Although Jackson found that the government broke the law, he declined to overturn the forest plan, which was not yet final. Still, attorneys in the Clinton administration were so skittish that they wrote a memo to Forest Service and BLM officials warning that further violations of the anti-secrecy act could imperil the entire Clinton effort.
Ironically, the timber industry dropped a second secrecy lawsuit against the forest plan in early July after Jackson transferred the case to U.S. District Judge William Dwyer's court in Seattle. Dwyer has consistently ruled against the government and the timber industry in the northern spotted owl lawsuits.
The government's decision to withdraw from the Applegate Partnership left the members confused and frustrated. Their meetings had always been open. They had kept minutes. And their close working relationship with the Forest Service and BLM was the key to their success.
"It's been very difficult not having the representatives who manage 70 percent of our watershed at the table," said Shipley. "It leaves a huge gap."
The government's new caution regarding citizen involvement in federal decision-making carries implications far beyond the Applegate Valley.
To the Clinton administration, the idea of bringing adversaries together has had great appeal. "Multiple resource advisory groups' of ranchers, environmentalists and local residents are the keystone of Babbitt's rangeland reform proposal. The administration hopes similar groups will help resolve natural resource conflicts across the nation. The fate of these experiments is now clouded.
What's clear is that the freewheeling days of community consensus-building around logging, grazing and watershed restoration - at least with the government at the table - are over.
In early July, high-level administration officials met with representatives of several consensus groups in Redding, Calif., to discuss bureaucratic options: The consensus groups could be chartered as formal advisory groups or they could be declared subgroups of 12 new administration "province teams," created to implement Clinton's Northwest Forest Plan across Washington, Oregon and California. Either way, they'll be a part of government, not outside it.
"There's definitely been a lot of frustration within these consensus groups' about the new policy, acknowledges Lauri Hennessey, spokeswoman for President Clinton's forest policy office in Portland. "However, we have had this shot fired across our bow."
Government lawyers aren't the only ones wary of consensus groups. Finding common ground among warring camps in the rural Northwest is a perilous task. Suspicion is ingrained. Producing tangible results can take years.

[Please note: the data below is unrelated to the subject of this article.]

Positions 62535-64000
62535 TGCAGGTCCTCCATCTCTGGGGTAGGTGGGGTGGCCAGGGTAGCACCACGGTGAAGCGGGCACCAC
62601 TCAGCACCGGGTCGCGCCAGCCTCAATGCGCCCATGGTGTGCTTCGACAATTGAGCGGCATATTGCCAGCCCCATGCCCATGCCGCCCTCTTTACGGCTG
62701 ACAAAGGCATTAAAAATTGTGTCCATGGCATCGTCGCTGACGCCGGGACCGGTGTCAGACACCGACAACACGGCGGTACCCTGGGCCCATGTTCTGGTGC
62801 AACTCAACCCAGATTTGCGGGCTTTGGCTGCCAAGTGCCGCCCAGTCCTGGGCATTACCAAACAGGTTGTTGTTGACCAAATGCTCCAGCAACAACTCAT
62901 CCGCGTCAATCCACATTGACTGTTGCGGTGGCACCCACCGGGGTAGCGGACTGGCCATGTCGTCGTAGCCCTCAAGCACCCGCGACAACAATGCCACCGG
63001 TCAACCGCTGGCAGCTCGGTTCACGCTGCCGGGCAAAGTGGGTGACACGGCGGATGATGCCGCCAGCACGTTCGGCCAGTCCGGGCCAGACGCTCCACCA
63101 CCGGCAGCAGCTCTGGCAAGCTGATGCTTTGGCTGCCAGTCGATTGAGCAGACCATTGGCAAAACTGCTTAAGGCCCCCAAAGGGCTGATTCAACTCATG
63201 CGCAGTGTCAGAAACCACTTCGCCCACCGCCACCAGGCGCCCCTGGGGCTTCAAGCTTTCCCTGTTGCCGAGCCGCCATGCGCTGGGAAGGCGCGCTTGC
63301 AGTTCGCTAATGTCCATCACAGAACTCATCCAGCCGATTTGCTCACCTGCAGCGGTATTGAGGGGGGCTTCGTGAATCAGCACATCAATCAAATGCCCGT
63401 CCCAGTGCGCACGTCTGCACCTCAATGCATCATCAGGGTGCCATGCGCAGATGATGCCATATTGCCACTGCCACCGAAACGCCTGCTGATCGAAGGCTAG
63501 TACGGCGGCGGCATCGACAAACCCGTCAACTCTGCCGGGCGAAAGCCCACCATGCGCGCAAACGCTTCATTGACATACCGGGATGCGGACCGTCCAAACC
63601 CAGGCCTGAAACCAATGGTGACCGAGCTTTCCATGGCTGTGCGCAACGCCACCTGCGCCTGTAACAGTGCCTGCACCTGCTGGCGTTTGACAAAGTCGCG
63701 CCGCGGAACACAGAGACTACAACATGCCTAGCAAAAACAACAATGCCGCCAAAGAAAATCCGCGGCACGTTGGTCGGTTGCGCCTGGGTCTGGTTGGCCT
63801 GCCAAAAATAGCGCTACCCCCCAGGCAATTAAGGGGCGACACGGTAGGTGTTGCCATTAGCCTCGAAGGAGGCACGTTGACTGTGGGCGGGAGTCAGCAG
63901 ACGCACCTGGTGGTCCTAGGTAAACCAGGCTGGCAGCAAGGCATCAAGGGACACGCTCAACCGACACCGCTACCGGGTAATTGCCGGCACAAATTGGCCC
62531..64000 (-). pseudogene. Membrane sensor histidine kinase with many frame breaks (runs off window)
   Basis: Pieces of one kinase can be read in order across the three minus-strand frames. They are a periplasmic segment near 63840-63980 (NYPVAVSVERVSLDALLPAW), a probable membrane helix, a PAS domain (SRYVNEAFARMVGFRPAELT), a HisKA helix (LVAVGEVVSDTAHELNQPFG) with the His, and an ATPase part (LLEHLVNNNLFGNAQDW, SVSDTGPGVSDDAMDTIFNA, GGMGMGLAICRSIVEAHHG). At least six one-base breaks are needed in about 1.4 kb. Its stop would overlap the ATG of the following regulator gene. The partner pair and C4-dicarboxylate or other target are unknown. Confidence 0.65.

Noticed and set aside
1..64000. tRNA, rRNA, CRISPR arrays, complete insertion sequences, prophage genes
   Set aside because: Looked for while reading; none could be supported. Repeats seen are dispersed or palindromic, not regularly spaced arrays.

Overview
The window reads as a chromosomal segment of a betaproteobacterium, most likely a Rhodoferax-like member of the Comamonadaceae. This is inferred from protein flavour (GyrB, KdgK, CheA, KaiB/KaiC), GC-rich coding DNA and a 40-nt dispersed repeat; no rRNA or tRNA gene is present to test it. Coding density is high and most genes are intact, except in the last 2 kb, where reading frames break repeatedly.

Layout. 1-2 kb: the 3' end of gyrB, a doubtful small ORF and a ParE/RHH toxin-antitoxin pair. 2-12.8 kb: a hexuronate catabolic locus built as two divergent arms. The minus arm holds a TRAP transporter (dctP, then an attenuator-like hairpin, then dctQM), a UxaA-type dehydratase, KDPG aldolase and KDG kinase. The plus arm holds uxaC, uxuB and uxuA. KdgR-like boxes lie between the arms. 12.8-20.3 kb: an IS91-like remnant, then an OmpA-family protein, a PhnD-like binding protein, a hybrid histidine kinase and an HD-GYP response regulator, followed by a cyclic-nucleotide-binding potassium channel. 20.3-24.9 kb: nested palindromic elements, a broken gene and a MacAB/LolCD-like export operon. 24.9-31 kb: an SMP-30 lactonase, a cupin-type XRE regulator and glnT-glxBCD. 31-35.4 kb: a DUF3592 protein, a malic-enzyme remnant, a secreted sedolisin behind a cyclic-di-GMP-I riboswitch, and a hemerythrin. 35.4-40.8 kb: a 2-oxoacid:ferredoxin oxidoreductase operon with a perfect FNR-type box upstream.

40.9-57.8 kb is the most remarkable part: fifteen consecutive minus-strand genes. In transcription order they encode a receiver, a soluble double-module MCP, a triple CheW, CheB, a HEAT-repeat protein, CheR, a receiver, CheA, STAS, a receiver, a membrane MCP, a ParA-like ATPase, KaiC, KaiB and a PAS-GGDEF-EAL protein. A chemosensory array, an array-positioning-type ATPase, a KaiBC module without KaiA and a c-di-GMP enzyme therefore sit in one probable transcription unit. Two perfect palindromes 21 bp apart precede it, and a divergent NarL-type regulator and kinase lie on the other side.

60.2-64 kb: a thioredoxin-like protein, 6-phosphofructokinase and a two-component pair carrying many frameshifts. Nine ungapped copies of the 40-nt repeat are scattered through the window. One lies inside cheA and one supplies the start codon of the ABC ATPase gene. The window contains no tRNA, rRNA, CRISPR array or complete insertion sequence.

Consensus-building is easier when everyone agrees on a common public goal, such as developing a new trail, restoring a stream or reducing the risk of catastrophic forest fires.
But when financial interests are at stake, whether those be timber contracts or grazing allotments, things get more complicated. Some environmentalists say timber and ranching groups will rush to and stay at the table, but citizen activists may not be able to make the same time commitment.
As a matter of policy, the Oregon Natural Resources Council does not participate in consensus groups. Executive Director Andy Kerr believes such groups are designed to co-opt environmentalists. In most cases, he says, it's environmentalist victories that forced the other side to the table in the first place.
Bonnie Phillips-Howard of Washington's Pilchuck Audubon Society said most environmental groups in Washington state don't plan to be involved in the consensus process set up by the Clinton forest plan. She says environmentalists had their fill of "talk-and-log" during protracted debate over Washington's Timber, Fish and Wildlife program, which yielded few positive results.
Nadine Bailey, a logger's wife from Hayfork, Calif., wonders if the government is truly prepared to share power.
Bailey, president of California Women in Timber, helped start a consensus group soon after Clinton's Forest Conference. The Hayfork group proposed a five-year plan that would put jobless loggers back to work restoring streams and cutting firebreaks on the Shasta-Trinity National Forest. But for a year, it went nowhere.
Bailey says she invested a lot of political capital persuading skeptical loggers and millworkers to get involved and felt betrayed by the administration's slow response.
"I did everything my president asked of me," she said. "I sat down with my local environmental community. We spent two months hammering each other."
Coalitions are fragile, she says. "You can keep them together only so long. When the criticism comes that you haven't produced anything, instead of saying the government screwed up, the coalitions fall apart and then you fall back into old patterns of blame."